Includes Edwardsiana rosae
Pest description and damage Rose leafhoppers are small, active, whitish-green insects which run forward, sideways or backward when disturbed. The nymphs (immature) are white with red eyes. Rose leafhoppers feed on the leaves, causing white or pale blotches that resemble, but are larger than, spider mite stippling. Injured leaves may drop prematurely. The egg-laying in the fall also wounds the twigs, providing entry points for fungal pathogens. Cast skins can be found on the underside of leaves. Leafhopper damage is mainly aesthetic, but occasionally severe enough to impact the health of the crabapple tree.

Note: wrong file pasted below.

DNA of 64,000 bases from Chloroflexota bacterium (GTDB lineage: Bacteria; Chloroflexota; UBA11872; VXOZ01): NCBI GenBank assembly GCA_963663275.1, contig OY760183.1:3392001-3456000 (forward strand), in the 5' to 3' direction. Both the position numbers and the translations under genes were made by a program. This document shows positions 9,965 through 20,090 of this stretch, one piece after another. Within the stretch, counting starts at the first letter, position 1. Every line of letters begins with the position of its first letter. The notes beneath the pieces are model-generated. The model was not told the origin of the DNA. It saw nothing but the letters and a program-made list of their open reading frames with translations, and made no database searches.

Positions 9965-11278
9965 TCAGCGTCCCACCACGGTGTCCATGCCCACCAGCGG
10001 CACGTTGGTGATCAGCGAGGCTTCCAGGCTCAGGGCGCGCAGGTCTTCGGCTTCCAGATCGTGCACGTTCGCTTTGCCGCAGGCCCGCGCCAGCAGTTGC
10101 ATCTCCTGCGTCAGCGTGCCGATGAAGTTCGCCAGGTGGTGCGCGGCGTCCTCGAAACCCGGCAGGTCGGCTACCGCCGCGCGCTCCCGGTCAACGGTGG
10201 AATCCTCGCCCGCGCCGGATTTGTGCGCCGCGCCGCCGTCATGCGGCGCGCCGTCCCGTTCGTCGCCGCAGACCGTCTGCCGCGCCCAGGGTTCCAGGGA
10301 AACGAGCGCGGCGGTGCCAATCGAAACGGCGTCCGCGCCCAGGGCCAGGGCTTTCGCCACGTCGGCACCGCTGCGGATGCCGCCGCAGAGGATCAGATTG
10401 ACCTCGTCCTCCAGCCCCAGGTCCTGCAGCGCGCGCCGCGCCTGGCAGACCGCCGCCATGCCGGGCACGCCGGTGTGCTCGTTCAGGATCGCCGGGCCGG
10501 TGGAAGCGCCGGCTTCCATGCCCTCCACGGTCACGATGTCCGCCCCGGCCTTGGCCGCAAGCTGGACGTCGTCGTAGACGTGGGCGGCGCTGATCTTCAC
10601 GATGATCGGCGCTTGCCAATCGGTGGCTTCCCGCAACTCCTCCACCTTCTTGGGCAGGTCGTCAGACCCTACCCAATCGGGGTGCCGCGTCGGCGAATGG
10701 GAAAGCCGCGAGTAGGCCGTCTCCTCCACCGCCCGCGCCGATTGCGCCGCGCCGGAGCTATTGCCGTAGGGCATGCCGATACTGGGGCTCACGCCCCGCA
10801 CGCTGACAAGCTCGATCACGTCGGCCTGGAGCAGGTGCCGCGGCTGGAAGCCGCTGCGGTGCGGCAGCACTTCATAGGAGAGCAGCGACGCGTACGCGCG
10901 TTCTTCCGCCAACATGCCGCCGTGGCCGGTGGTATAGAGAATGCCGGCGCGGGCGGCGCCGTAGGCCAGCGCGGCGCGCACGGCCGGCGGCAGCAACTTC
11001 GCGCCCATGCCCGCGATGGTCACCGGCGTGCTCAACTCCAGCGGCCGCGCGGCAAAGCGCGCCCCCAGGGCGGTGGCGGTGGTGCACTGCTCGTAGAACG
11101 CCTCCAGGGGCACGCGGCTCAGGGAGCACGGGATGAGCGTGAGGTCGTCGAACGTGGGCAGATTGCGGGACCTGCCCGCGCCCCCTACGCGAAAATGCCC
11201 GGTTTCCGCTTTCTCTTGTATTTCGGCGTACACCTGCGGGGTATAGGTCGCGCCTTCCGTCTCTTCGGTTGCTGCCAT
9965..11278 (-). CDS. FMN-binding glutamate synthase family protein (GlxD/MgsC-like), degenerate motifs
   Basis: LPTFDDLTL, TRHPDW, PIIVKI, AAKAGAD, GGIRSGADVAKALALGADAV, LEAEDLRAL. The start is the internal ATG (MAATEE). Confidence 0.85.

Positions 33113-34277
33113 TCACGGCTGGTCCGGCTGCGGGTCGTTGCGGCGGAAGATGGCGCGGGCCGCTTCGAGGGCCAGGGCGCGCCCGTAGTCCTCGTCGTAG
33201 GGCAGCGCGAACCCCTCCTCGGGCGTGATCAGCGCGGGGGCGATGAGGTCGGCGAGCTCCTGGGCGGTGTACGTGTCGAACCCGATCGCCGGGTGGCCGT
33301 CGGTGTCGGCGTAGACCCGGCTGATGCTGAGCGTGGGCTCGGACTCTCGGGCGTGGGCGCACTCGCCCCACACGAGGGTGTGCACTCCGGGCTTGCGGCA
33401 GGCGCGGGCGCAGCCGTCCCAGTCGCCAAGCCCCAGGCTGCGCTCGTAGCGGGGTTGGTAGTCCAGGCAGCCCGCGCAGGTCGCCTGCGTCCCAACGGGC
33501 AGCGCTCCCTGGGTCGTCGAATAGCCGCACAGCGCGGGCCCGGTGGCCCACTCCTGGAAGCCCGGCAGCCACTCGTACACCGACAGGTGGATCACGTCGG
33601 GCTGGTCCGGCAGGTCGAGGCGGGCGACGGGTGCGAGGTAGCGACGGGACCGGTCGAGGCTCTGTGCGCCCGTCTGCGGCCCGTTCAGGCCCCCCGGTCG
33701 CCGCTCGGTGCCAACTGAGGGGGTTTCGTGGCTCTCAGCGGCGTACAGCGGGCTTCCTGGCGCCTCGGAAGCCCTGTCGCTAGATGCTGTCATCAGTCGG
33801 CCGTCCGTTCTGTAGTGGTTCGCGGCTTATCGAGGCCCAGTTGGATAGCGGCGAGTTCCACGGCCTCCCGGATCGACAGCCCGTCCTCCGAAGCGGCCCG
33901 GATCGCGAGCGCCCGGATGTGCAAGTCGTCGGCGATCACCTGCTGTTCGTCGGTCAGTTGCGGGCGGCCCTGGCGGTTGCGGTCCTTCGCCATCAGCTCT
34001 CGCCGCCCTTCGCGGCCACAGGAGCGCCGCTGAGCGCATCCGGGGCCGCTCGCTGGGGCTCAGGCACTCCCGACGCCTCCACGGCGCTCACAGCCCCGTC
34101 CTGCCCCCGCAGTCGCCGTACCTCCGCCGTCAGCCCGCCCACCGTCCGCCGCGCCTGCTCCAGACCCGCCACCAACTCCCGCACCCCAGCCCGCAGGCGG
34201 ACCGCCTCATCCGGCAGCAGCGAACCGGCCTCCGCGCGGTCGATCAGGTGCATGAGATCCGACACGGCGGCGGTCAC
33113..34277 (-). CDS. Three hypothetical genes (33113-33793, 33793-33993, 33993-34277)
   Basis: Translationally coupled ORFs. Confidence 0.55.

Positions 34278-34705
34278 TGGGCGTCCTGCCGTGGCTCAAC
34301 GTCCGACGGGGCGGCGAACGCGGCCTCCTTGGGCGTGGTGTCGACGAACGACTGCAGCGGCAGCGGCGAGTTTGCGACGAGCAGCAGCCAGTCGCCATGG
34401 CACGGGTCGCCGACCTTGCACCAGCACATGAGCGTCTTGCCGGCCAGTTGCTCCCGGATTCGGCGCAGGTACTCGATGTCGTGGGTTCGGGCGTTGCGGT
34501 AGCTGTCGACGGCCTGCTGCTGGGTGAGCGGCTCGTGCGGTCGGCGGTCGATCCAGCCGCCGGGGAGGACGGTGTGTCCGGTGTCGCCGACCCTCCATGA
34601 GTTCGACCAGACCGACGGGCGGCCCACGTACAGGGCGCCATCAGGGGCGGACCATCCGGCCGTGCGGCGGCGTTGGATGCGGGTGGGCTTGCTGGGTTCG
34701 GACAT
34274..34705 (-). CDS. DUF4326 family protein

For biology, life history, monitoring and management
See "Leafhopper" in:
See Table 1 in: